Simon Rattle, the LSO’s Right Choice?

By Sedgwick Clark

Thank heavens, at least this move on the musical scrabble board is settled. Local hero Simon Rattle will return home in 2017 from his 16-year Berlin odyssey to become music director of Britain’s foremost musical organization, the London Symphony Orchestra. He describes it as his “last job.”

He is indisputably an international star, with his recent Sibelius symphony cycle with the Berlin Philharmonic in London having sold out months in advance. His pop-culture image is right up there with that of Gustavo Dudamel and Lang Lang, and his magnetic personality and ability to talk about whatever music he performs is second to none, which should keep the box office teeming. He admirably declared in an interview in the Guardian that the LSO must act as evangelists rather than high priests for classical music “and spread the word right across the country.”

It remains to be seen, however, if he is the right man to advance the heritage of fellow Sirs Adrian Boult, John Barbirolli, and Colin Davis as representative of all that’s great in British music-making. His performances of 20th- and 21st-century music are most convincing, but those of the standard repertoire seem to me over-detailed and lacking a taut line. His admirers might call this expressive; I call it flabby. It’s nothing new: I recall a Mahler Second with the Philadelphia Orchestra at Carnegie in November 1997 in which a beaming Rattle seemed completely oblivious that the strings were rarely in sync (probably because they were unused to his left-right placement of first and second violins).

My guess is that the Berlin musicians were less bothered by Rattle’s programming of contemporary music than his meandering readings of the classics. His Beethoven has been most disheartening in this regard, but we’ll see how they do next season when he leads the BPO in a Beethoven symphony cycle at Carnegie. For those who recall Bernard Haitink’s energized Beethoven cycle with the LSO at Lincoln Center in October 2006, he’ll have a lot to live up to.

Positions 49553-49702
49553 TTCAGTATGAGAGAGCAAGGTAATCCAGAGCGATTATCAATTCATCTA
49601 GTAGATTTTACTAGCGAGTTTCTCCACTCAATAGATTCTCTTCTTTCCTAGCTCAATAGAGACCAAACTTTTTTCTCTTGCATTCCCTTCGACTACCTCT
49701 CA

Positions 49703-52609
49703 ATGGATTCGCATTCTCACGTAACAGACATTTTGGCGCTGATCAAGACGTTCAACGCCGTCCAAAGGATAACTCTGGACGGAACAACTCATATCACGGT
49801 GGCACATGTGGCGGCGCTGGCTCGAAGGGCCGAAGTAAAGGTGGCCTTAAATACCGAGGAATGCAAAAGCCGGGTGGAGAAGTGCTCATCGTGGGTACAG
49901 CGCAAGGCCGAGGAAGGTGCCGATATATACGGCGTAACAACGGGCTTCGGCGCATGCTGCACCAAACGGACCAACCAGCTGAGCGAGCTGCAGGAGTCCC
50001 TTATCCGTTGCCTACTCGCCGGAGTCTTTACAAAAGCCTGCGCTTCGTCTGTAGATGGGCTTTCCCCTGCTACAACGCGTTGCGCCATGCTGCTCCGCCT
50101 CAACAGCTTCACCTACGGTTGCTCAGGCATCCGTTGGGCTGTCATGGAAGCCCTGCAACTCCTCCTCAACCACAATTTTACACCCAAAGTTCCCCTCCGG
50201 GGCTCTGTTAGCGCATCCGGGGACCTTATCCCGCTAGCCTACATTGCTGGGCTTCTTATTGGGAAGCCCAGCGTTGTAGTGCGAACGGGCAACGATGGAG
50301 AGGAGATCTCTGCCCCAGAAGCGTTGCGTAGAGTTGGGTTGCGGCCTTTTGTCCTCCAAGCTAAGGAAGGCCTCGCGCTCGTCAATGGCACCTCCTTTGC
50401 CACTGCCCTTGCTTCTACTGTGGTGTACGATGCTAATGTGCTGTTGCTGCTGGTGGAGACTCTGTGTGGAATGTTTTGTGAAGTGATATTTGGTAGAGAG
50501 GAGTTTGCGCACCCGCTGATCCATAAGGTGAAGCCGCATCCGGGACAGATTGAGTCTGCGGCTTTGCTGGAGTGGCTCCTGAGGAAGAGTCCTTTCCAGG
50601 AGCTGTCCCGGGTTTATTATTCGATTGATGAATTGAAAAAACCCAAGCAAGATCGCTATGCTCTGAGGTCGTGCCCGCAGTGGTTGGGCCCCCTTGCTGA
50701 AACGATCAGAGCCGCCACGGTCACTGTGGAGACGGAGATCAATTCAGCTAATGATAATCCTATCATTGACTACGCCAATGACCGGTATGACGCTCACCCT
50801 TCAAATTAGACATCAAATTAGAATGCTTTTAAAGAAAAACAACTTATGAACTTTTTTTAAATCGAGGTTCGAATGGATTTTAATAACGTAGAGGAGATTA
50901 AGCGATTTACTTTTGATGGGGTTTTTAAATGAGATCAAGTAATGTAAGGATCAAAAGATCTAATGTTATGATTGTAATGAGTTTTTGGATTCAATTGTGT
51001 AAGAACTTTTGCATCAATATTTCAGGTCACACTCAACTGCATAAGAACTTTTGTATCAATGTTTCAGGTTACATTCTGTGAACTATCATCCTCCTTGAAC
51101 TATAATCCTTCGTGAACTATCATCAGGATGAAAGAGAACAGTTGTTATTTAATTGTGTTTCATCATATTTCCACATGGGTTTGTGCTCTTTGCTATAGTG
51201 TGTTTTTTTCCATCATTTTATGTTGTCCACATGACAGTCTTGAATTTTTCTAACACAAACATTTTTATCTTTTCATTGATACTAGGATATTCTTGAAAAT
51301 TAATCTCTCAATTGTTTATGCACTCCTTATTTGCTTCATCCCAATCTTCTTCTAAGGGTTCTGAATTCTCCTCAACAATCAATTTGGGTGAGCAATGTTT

Originally, Rattle was said to demand that a new hall be built in London for him to accept the post, but he has denied it. Still, his ardor for a new hall is clear, as he stated in a BBC interview: “You have no idea how wonderful an orchestra like the London Symphony Orchestra can sound in a great concert hall.” The raising of money for such a project is daunting but crucial. When the New York Philharmonic returns from an international tour—playing in the likes of Amsterdam’s Concertgebouw or Vienna’s Musikverein—the musicians sound renewed, especially the strings, which produce substantially greater tone and presence. Within a month, their collective sonority has reverted to its accustomed Fisher Hall coarseness, with strident violins, weak lower strings, and glaring brass. New York will get a new hall. London, at least, now will have a conductor determined to force the issue.

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